Apricot and Ginger Tarte Tatin

Image of Howard's apricot bushes

I experienced serious fruit tree envy recently when visiting Kenton Hall in Suffolk, home of the McVeigh family and their longhorn cattle. It’s also home to Aunt Paddy and Uncle Howard, possessors of a lovingly-tended kitchen garden and crucially, of three or four espaliered apricots. Howard is rightly proud of them and says they produce a good crop of fine-flavoured fruit.

We grow a lot of fruit but we don’t have any apricots, so I was well jell, as my nieces and nephews probably wouldn’t be caught dead saying. I did, however, manage to source a few punnets in our local Co-op.

Image of bowlful of apricots

Usually I make apricots into a conserve, which is without a doubt the most popular jam in the Portly preserve cupboard. This time though I kept a few back to make this gloriously sticky tarte tatin.

I added a few chunks of preserved ginger as I like the marriage of flavours. If you don’t, just leave it out. You might like to think about sprinkling a few fresh thyme leaves over the tart instead, when it comes out of the oven. You’ll need an oven-proof frying pan or shallow casserole of around 26 cm diameter.

Apricot and Ginger Tarte Tatin

Image of a slice of apricot and ginger tarte tatin


10-12 fresh apricots, halved and stoned

3-4 chunks of preserved ginger, chopped

1 sheet ready-rolled puff pastry

For the caramel:

100g golden caster sugar + 50ml water

50g butter, cubed

Image of ingredients for apricot and ginger tarte tatin


Preheat the oven to 190C/375F/Gas Mark 5.

Melt the sugar with the water over a moderate heat and cook until it forms a chestnut brown caramel. Please, please be careful around the hot caramel as the smallest speck stuck to your fingers will result in blisters. I speak from experience.

Remove from the heat and whisk in the butter. It may separate a bit but keep stirring and it will blend into a smooth creamy caramel.

Place the apricots on the caramel, cut side down, in concentric rings then put the chopped ginger (if using) into the gaps.

Image of apricots arranged on caramel

Cut a circle of pastry that is 2 1/2cm wider than the diameter of the pan – you may need to roll it out a little more. Drape it over the top of the fruit, tucking the edges down the sides using a wooden spoon or a spatula, so you don’t touch the caramel. Cut some slits into the pastry to let the steam escape.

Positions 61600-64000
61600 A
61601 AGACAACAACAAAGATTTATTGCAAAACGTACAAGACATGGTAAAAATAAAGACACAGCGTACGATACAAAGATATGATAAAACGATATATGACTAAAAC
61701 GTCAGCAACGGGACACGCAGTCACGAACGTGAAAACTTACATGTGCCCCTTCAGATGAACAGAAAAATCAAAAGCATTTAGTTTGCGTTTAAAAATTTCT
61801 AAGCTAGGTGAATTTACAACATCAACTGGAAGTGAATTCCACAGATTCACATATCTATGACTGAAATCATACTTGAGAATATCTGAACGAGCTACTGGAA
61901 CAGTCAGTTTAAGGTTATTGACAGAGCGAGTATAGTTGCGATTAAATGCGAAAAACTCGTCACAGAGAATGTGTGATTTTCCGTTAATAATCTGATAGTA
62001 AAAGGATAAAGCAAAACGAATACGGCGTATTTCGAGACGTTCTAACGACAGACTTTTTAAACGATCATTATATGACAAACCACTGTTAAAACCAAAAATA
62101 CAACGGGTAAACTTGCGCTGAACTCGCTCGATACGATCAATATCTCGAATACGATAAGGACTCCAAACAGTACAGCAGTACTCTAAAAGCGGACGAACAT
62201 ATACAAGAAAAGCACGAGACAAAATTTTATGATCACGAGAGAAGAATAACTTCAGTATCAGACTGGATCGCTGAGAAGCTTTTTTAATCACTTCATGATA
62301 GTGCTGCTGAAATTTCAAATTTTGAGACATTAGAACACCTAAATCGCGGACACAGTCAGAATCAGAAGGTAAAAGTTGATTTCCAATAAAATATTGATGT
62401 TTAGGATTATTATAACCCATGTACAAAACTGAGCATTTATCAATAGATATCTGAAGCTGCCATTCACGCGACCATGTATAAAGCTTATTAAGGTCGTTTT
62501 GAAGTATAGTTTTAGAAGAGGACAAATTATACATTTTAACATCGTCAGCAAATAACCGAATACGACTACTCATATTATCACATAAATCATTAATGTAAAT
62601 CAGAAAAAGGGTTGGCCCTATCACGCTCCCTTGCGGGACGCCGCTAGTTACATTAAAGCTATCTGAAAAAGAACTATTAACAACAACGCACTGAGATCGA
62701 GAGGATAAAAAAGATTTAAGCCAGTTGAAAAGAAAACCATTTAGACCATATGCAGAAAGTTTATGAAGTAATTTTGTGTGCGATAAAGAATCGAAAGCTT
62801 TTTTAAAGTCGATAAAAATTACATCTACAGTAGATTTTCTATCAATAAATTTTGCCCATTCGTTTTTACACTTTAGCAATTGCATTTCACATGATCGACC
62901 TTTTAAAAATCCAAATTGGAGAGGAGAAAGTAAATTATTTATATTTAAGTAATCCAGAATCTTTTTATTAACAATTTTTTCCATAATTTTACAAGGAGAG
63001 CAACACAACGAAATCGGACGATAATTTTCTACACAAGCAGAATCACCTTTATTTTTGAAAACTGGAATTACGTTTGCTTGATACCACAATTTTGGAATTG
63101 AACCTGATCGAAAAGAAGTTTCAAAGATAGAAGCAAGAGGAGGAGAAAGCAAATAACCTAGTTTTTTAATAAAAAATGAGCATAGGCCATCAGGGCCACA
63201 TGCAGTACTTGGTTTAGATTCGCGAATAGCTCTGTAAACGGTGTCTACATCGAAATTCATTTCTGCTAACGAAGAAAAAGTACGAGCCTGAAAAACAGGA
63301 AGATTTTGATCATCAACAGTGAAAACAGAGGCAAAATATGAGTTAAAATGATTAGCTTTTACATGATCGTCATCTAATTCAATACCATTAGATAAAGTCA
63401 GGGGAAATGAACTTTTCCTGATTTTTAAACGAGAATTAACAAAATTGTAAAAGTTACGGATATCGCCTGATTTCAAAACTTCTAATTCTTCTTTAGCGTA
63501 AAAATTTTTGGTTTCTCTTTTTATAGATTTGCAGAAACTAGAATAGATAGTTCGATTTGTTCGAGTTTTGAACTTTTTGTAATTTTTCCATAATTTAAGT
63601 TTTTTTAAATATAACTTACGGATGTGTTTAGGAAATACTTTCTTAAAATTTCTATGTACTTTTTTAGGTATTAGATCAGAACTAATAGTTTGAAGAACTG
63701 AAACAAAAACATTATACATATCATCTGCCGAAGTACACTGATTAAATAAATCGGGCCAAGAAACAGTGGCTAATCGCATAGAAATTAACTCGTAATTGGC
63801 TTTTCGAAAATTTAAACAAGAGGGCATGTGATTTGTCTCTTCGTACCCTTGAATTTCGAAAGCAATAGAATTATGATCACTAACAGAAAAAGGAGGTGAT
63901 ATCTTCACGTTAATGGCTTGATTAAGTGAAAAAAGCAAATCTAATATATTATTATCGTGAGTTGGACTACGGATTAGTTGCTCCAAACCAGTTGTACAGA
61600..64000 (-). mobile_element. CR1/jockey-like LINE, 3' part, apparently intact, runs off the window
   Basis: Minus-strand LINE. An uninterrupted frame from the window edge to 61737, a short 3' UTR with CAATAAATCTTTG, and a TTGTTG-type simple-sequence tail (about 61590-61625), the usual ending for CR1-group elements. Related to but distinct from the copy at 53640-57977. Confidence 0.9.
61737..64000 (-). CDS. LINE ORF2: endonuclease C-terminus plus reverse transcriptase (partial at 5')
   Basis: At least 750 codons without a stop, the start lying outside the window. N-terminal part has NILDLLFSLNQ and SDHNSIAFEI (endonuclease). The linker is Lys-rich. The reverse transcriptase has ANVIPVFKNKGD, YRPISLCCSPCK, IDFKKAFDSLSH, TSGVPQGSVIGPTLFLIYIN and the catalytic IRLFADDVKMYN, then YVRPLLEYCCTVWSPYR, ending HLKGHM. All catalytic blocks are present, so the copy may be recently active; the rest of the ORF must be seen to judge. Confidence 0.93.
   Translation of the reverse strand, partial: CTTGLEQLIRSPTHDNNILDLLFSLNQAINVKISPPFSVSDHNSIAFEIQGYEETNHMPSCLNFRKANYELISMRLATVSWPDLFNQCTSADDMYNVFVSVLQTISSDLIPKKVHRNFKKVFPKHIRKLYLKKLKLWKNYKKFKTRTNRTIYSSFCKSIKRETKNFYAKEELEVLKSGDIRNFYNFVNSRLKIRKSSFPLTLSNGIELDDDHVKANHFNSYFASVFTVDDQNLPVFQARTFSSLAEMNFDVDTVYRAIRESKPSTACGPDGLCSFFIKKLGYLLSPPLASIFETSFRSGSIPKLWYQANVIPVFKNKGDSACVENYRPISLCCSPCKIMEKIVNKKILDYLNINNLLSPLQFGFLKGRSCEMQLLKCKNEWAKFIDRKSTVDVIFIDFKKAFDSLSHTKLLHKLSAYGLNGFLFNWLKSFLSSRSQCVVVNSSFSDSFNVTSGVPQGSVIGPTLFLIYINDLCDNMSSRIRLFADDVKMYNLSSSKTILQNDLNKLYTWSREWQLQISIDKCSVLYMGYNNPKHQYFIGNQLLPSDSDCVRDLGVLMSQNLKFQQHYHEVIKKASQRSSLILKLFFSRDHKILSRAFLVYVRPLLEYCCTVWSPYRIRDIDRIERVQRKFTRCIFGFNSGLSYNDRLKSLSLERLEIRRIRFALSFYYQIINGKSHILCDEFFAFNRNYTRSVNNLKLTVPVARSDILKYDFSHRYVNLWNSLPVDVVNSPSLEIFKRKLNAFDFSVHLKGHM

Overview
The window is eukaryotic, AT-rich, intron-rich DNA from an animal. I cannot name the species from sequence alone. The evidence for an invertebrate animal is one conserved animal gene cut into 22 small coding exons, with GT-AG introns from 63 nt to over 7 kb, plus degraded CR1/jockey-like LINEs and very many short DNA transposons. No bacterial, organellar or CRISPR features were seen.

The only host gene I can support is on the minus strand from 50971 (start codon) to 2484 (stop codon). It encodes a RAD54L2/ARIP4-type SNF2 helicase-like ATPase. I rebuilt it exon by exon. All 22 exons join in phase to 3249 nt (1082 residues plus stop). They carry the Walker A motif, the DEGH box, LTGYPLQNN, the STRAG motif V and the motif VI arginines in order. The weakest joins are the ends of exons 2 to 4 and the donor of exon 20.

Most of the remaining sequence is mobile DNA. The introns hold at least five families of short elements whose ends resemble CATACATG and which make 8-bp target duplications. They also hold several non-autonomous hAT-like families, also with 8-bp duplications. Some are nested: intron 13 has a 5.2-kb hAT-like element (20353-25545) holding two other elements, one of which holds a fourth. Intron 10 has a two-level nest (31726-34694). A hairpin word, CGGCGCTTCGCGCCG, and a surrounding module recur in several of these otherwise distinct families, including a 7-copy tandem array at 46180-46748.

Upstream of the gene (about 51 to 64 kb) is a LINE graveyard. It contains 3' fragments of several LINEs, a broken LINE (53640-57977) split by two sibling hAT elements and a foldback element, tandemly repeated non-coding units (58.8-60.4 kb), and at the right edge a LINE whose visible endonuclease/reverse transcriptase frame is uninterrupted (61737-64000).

Image of pastry tucked over apricots

Bake in the pre-heated oven for 25-30 minutes until puffed and golden and bits of the caramel have bubbled up round the sides.

Image of apricot and ginger tarte tatin, removed from oven

Using oven gloves, place a plate over the top and quickly invert the pan so the tarte tatin is now fruit-side-up on the serving plate. If any of the pieces of fruit stick to the pan, just replace them on the tart.

Allow to cool for 15-20 minutes but eat while still warm and before the juices make the pastry soggy. Good with crème fraîche or vanilla ice cream.

Image of apricot and ginger tarte tatin inverted onto serving plate

8 thoughts on “Apricot and Ginger Tarte Tatin

  1. Hi Linda, this looks wonderful, as always! I didn’t realise that Tartes Tatin (see, I got the correct plural, I knew the French degree would come in useful sometime) were cooked and baked upside down. Have tracked down a Tarte Tatin cooking pan in Bournemouth and off to get it now! Best wishes Tim

    Sent from my iPad


    • Thank you. The good thing about this is that you can use supermarket apricots and the cooking really brings out the flavour in fruit that might taste a bit woolly if you ate it raw.

    • Thanks, Michelle. I don’t know much about the fruit available in the US although I once buy what I thought was a juicy nectarine, only to find it was a startlingly huge, hard and tasteless plum. Size and appearance seemed to have taken precedence over flavour. And I wasn’t even in Texas. (Joke, sorry, Texan friends.)

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